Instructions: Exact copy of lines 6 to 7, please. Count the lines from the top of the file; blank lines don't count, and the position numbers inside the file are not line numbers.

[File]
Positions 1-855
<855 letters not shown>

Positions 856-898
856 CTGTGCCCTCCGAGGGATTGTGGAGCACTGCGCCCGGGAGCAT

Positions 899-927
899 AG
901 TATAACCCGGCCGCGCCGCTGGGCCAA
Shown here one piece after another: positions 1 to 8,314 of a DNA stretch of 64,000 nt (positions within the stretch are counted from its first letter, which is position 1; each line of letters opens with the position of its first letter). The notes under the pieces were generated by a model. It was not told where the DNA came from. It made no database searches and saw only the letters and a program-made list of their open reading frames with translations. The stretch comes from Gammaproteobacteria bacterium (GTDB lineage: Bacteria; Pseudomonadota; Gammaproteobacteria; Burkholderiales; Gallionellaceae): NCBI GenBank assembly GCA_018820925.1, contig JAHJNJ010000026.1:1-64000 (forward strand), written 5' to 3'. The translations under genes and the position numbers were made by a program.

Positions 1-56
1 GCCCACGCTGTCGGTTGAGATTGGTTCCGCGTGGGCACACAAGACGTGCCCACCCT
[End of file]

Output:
899 AG
901 TATAACCCGGCCGCGCCGCTGGGCCAA